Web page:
Cultural Studies, Queer Theory, Marxism

Date of Award


Degree Type


Degree Name

Doctor of Philosophy (PhD)




Donald Morton


Postmodernism, Sexual Identity, Gender

Subject Categories

English Language and Literature | Feminist, Gender, and Sexuality Studies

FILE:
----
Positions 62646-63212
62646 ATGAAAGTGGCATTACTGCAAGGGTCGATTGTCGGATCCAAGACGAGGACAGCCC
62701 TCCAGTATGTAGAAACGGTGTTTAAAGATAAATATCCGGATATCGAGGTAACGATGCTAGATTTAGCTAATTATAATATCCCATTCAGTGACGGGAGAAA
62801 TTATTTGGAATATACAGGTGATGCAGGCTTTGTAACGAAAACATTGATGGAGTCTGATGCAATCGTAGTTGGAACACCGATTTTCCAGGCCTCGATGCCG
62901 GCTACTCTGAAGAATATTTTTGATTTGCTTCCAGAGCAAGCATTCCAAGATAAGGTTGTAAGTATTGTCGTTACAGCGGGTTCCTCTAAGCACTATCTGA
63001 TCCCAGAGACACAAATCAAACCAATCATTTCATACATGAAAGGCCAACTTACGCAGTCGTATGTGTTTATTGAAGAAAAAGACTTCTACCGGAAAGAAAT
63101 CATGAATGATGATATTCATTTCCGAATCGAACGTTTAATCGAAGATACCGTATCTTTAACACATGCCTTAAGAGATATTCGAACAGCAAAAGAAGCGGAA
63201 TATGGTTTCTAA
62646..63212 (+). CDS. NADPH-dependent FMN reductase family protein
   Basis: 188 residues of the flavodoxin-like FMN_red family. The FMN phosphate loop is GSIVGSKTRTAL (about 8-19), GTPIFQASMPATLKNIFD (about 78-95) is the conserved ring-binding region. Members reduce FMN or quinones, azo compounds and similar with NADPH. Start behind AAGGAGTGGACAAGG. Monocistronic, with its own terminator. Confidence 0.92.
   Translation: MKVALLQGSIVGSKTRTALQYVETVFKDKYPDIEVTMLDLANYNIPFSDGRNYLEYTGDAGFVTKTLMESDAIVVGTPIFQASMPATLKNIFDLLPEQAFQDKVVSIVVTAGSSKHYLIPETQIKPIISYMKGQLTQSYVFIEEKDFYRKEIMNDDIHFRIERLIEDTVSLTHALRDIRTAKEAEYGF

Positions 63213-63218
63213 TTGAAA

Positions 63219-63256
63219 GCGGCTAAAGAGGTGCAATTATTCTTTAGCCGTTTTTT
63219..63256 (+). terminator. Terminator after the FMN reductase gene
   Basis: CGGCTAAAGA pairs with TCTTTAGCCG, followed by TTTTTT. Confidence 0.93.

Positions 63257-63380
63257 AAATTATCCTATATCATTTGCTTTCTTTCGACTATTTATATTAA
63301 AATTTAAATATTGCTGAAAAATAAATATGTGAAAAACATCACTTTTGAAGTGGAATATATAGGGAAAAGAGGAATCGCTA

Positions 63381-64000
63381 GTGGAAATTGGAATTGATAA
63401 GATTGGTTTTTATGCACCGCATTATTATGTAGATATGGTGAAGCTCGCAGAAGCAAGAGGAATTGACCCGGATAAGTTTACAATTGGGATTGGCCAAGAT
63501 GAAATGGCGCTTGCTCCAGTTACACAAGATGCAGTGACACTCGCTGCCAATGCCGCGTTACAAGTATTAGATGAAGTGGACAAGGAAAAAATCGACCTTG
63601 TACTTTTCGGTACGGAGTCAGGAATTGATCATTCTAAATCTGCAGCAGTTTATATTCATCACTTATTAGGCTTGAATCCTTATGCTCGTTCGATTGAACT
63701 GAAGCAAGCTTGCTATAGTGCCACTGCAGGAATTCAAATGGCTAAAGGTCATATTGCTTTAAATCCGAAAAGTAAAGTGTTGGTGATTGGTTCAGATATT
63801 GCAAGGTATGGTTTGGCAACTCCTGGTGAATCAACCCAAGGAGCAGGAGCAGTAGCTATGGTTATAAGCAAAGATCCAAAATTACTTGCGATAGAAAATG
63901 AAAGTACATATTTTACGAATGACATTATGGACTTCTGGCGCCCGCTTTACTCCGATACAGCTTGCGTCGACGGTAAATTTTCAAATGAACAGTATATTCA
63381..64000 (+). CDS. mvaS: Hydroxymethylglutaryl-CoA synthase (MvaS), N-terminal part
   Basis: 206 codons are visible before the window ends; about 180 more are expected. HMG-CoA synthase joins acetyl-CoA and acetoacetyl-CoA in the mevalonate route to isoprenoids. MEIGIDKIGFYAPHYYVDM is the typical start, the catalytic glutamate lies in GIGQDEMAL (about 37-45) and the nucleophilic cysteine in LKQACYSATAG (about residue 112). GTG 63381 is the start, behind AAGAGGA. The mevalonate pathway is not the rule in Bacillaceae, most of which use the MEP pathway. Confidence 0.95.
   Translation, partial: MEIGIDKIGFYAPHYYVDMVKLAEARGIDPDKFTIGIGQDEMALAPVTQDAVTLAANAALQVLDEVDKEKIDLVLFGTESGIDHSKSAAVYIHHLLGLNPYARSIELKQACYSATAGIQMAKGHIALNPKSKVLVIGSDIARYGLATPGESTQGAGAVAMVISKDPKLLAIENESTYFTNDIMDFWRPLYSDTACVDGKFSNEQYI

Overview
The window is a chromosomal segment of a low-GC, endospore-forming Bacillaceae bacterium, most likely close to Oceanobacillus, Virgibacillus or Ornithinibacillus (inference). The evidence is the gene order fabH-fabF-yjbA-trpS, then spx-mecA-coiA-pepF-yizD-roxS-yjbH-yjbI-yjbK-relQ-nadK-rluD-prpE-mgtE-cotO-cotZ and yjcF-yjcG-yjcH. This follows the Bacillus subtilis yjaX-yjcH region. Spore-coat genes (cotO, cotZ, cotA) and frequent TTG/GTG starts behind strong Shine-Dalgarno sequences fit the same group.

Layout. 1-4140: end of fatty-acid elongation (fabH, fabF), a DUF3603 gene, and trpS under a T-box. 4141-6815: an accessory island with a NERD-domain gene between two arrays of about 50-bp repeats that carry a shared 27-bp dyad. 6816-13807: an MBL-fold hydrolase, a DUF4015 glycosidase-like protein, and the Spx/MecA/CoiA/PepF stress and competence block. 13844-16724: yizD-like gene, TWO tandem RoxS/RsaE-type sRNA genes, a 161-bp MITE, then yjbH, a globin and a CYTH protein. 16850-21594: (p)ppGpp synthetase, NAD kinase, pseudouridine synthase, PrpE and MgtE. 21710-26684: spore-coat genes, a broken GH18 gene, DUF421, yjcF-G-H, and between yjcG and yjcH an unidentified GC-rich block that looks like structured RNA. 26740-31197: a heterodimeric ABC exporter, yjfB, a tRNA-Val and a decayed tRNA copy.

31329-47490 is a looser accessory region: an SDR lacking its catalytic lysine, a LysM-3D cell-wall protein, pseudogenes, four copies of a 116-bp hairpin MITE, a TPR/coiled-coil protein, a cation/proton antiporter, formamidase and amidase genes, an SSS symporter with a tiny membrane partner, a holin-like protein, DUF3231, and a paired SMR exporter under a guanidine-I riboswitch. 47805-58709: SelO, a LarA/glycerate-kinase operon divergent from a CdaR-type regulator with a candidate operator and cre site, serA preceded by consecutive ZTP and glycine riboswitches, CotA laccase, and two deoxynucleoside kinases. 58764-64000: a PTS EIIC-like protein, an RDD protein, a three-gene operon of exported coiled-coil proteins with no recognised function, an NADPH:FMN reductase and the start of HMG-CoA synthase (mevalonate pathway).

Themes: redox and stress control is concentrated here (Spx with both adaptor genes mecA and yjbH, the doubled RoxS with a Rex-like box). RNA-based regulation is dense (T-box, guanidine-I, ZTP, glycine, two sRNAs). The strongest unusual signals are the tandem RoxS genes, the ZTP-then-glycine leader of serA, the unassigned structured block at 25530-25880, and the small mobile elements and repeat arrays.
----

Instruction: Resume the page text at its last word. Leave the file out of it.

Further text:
Queer theory is that section of cultural studies which is directly focused upon attempting to make theoretical sense of (homo)sexuality and of (homo)sexual desire. In its currently predominant, postmodern idealist form, queer theory is the quintessential post-textualist incarnation of ludic postmodern theory within cultural studies. This dissertation critiques postmodern idealist queer theory in order to establish the enabling theoretical condition of possibility for the development of an historical materialist alternative. Part one begins, in chapter one, with an exposition of the overall argument of the dissertation and an explanation of the marxist philosophical and the socialist political basis of this argument. Chapter two then provides a critical genealogy of preexisting manrist theory in this area, and chapter three follows by addressing both the difficulty and the necessity of carrying this work forward today--and tomorrow. Part two turns towards a close critical examination--by way of symptomatic reading--of predominant currents and major figures in contemporary queer theory, beginning in chapter four by locating contemporary queer theory in relation to the determinant impact of ludic postmodern and, in particular, classic poststructuralist theory upon the predominant form and direction of contemporary (appreciative/experiential) cultural studies. Chapter five then examines what is most often promoted as that which is distinctive about contemporary queer theory as radical cultural praxis by focusing upon the way in which queer theory has (re)conceived and (re)formulated the question of "identity," and, in particular, sexual and gender "identities." Finally, chapter six focuses upon a critique of the problems and limitations of the dominant current form(s) of contemporary queer theory in the two principal areas in which queerity has been expressly designed to exert a progressive political impact, "displacing" homophobia, and overcoming AIDS, concluding by rearticulating what is ultimately at stake in these two sites of struggle as seen from the vantage point of a critical examination of their place in relation to the broader political-ideological contestation for and against bourgeois hegemony within the global political economy of fin-de-siecle late capitalism.